New York: Compensation for US hedge-fund employees may drop as much as 25% this year as the firms try to recoup last year’s investment losses.
The decline will cut hedge-fund paychecks to about half the record levels of 2007, according to estimates by Alan Johnson, founder of Johnson Associates Inc., a New York-based compensation-consulting firm whose clients include financial services companies.
About 70% of the industry’s 6,800 so-called single-manager funds lost money in 2008, with the average fund dropping 19% according to data compiled by Hedge Fund Research Inc. That means most clients don’t have to pay performance fees—generally 20% of profits—until the losses are made up. Many owners of the private partnerships will cover salaries out of their own pockets, or from pools set aside in previous years, to keep their best employees, Johnson said.
Hedge-fund owners are doing it because they don’t have a choice, Johnson said. Otherwise, their investment staff isn’t going to get paid for three years.
To recover the losses from 2008 and resume charging performance fees, managers will have to post gains of 23%. That will take more than two years, based on average industry returns of the past decade.
Fund losses and withdrawals have also reduced management fees, usually 2% of client assets. Industry assets fell 37% to $1.2 trillion (about Rs61 trillion) from their peak in June, according to estimates by analysts at Morgan Stanley. Hedge funds cater to wealthy investors and institutions such as pension funds and endowments. The industry’s top earners last year were James Simons of Renaissance Technologies Corp., who took home $2.5 billion; John Paulson of Paulson and Co., $2 billion; John Arnold of Centaurus Energy Lp, $1.5 billion, and George Soros of Soros Fund Management Llc., $1.1 billion, according to a survey published in the April issue of Institutional Investor’s Alpha magazine.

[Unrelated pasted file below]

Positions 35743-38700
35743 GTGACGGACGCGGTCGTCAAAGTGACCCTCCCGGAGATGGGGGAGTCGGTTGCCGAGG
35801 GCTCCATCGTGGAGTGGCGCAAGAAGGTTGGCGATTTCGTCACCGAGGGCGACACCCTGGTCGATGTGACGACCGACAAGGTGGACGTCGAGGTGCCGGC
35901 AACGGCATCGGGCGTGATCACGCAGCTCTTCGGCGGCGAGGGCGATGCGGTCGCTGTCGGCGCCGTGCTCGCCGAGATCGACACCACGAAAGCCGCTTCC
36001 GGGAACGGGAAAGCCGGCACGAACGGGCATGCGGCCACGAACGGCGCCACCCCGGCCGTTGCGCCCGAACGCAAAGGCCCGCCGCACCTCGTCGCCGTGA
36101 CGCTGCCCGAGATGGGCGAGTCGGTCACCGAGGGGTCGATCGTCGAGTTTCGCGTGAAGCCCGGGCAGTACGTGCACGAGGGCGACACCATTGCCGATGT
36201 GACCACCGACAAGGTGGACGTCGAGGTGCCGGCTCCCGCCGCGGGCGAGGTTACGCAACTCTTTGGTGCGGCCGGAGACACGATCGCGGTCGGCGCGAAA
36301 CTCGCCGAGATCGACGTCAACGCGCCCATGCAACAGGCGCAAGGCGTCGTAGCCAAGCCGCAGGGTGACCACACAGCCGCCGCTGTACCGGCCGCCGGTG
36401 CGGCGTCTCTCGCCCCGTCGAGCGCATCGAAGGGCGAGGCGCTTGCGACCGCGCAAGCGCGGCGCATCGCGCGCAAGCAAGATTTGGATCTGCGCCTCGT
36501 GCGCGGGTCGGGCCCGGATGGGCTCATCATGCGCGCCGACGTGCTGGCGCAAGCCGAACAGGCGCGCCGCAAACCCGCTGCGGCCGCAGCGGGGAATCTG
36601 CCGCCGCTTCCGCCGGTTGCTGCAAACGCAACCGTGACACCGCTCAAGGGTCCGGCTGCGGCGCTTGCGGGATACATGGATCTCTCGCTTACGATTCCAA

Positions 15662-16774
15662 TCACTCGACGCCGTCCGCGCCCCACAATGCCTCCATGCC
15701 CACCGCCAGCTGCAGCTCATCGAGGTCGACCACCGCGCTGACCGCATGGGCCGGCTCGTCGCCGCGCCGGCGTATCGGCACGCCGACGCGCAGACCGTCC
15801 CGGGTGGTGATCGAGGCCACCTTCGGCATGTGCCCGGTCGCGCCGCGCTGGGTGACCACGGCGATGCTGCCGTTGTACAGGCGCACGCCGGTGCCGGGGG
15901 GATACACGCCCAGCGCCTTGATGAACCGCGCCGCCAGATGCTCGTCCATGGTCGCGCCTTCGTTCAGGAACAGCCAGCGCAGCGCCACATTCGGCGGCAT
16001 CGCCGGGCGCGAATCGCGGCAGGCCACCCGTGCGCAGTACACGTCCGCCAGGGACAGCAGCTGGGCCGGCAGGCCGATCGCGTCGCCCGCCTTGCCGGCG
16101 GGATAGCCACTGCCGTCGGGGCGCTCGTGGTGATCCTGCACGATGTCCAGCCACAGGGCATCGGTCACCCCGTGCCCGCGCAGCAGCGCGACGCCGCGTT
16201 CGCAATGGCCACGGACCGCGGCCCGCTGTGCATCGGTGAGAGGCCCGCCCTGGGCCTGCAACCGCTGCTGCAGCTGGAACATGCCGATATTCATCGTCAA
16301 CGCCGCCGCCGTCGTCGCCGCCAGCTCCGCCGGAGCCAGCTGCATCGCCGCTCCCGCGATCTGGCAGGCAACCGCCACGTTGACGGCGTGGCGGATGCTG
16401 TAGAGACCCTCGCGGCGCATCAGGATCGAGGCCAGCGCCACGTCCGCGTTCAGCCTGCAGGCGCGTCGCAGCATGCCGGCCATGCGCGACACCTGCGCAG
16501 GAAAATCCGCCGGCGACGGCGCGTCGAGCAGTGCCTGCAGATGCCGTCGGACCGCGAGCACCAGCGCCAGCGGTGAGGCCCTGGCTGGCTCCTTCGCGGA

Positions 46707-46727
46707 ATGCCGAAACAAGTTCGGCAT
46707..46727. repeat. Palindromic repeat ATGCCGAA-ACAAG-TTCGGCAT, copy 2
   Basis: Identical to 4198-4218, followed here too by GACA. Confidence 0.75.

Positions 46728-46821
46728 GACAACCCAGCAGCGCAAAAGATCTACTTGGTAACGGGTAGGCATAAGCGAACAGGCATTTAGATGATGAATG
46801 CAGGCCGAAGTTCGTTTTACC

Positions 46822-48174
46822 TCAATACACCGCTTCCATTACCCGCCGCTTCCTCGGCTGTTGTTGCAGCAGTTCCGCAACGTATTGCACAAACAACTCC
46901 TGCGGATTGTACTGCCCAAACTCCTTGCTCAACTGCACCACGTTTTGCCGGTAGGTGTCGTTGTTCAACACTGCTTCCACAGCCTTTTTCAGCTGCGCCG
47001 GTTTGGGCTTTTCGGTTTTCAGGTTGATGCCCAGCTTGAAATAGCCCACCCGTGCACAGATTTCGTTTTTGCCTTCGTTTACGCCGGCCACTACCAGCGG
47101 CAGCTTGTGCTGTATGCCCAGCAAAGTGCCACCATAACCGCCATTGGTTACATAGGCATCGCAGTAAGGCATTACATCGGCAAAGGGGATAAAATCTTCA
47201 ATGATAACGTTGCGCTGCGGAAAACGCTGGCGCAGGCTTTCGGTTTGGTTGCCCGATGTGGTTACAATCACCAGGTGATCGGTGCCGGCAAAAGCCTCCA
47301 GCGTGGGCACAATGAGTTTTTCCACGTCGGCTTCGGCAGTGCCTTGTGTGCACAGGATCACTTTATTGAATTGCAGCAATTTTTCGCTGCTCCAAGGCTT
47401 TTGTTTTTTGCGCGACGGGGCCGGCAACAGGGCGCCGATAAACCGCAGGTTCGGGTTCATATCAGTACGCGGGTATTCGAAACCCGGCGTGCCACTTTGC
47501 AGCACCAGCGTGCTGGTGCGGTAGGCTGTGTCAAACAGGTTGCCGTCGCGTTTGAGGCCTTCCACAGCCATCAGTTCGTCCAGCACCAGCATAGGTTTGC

Average pay at hedge funds was $794,000 in 2008, down from $940,000 a year earlier, Alpha magazine reported in April. Johnson said that figure was low, though he declined to provide his own average.
Chief executive officers earned an average of $2 million last year, while chief investment officers made $1.4 million, according to Alpha’s survey. Senior portfolio managers took home $1.1 million and senior traders were paid $790,000.
Pay for those hedge fund jobs was about twice as much in 2007, according to the magazine, with CEOs earning an average of $3.8 million, chief investment officers pulling down $3.6 million and senior portfolio managers getting $2.2 million. Though salaries are tumbling, most hedge-fund employees don’t have the option of jumping to another firm to increase their paycheck.
Hedge funds may cut 20,000 workers around the globe this year, a record 14% of the industry’s jobs, according to estimates by New York-based Options Group. About 920 hedge funds, or about 12% of the total, closed last year, according to Hedge Fund Research. Some firms will manage to keep paying employees because they put aside money during flush times.